Exhibit 3: Both large and small companies have relatively high liquidity
Bigger companies have higher profit margins
Finally, bigger companies post higher profit margins, making debt service easier. The average S&P 500 company shows a current operating profit margin of 13.49%, toward the high end of its 20-year distribution and slightly above the median of the last five years (Exhibit 4). The average Russell 2000 company shows 5.00% operating margin, roughly in the bottom third of its distribution over 20 years and right at the median of the last five.
Exhibit 4: Bigger companies show better operating profit margins
The recent credit record
Because of stronger balance sheets, bigger companies tend to get more investment grade ratings while smaller companies tend to get more speculative grade. The recent credit picture for investment grade companies looks strong, according to S&P, with upgrades roughly balancing downgrades in the last quarter of 2023. For speculative grade companies, however, defaults—counting both payment defaults and distressed exchanges—have been rising as the Fed has pushed up interest expenses and slowed revenue growth (Exhibit 5).
Exhibit 5: Default rates have been rising among speculative grade companies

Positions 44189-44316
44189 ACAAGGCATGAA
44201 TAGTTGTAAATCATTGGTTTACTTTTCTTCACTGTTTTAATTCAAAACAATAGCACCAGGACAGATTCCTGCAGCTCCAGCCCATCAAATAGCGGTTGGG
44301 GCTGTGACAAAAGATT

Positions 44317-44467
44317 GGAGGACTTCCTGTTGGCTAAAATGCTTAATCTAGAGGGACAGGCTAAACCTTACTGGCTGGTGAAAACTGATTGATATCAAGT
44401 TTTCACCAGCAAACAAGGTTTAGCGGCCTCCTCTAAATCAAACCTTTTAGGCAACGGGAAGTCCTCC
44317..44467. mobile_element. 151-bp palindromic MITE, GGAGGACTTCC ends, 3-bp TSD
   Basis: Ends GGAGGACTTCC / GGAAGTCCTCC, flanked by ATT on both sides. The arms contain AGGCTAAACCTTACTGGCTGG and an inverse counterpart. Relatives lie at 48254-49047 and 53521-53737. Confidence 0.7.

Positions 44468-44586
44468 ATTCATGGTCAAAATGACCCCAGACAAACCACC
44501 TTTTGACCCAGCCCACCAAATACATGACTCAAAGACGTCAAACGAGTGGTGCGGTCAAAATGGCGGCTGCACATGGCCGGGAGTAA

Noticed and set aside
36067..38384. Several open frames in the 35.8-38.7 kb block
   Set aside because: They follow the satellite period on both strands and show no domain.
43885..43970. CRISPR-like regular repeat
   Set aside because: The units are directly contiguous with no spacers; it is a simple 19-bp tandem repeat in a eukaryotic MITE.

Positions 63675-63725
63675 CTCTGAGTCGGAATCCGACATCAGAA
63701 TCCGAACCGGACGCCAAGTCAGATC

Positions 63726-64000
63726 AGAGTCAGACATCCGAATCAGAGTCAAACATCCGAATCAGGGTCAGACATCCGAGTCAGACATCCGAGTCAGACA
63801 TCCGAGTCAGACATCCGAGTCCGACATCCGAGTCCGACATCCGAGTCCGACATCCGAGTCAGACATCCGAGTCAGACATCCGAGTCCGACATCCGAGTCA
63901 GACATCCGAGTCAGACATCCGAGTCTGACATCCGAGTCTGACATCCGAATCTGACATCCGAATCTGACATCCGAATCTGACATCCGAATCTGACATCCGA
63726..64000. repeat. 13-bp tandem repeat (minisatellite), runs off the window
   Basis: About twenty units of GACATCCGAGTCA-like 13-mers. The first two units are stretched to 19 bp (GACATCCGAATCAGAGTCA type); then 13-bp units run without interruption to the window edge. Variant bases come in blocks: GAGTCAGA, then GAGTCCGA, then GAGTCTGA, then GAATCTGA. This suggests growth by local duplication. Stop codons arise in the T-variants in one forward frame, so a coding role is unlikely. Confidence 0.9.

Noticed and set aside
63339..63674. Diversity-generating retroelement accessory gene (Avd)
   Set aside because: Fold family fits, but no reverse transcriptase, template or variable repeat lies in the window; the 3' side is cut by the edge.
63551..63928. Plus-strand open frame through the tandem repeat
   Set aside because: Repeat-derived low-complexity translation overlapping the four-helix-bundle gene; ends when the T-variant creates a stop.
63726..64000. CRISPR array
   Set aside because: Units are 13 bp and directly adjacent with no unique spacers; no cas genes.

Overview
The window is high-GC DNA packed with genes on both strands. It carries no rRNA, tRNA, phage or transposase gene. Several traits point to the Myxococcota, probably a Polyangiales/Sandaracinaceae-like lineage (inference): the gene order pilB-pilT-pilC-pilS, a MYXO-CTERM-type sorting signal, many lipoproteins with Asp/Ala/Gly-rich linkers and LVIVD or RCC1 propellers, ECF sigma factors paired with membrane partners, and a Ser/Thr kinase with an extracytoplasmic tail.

Moderately rich valuations for larger issuers, rich for smaller issuers
Spreads on both investment grade and speculative grade corporate debt lately have traded around the 20th percentile of their range over the last five years, tighter, in other words, than 80% of the time in the last five years. That seems like thin risk premiums in light of current fundamentals. On net-debt-to-EBITDA, on cash and short-term investments per share and on operating margin, the fundamentals for both large and small companies range around the median of the last five years. On total-debt-to-EBITDA, large companies do show values around the 25th percentile of the last five years with small companies at the 51st percentile. Only on large companies’ total-debt-to-EBITDA does the fundamental seem consistent with current spreads. That leaves current valuations looking fundamentally rich.
Rich assets clearly can get richer, and corporate credit has performed well in the last year despite showing spreads richer than MBS and structured credit. Credit has benefited from steady demand from insurers in the US and worldwide. And that demand is likely to continue. But spreads already look like they have more than fully priced corporate fundamentals, while other sectors, such as consumer credit, look wide relative to fundamentals. At the very least, lagging fundamentals and better relative value in some other sectors should limited the potential for even tighter spreads in corporate credit.
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The view in rates
The market continues to pull back from its earlier aggressive view of Fed cuts this year. The market priced for 125 bp of cuts before the January 31 FOMC but closed Friday at 100 bp. The market-implied chance of a cut in March stood just below 50% before the FOMC but closed Friday at 19%. The FOMC jawboning worked to rationalize the market a bit, with the curve flattening and risk spreads widening. Implied rate volatility remains elevated on news of bank commercial real estate troubles. And Treasury liquidity remains relatively poor.
Other key market levels: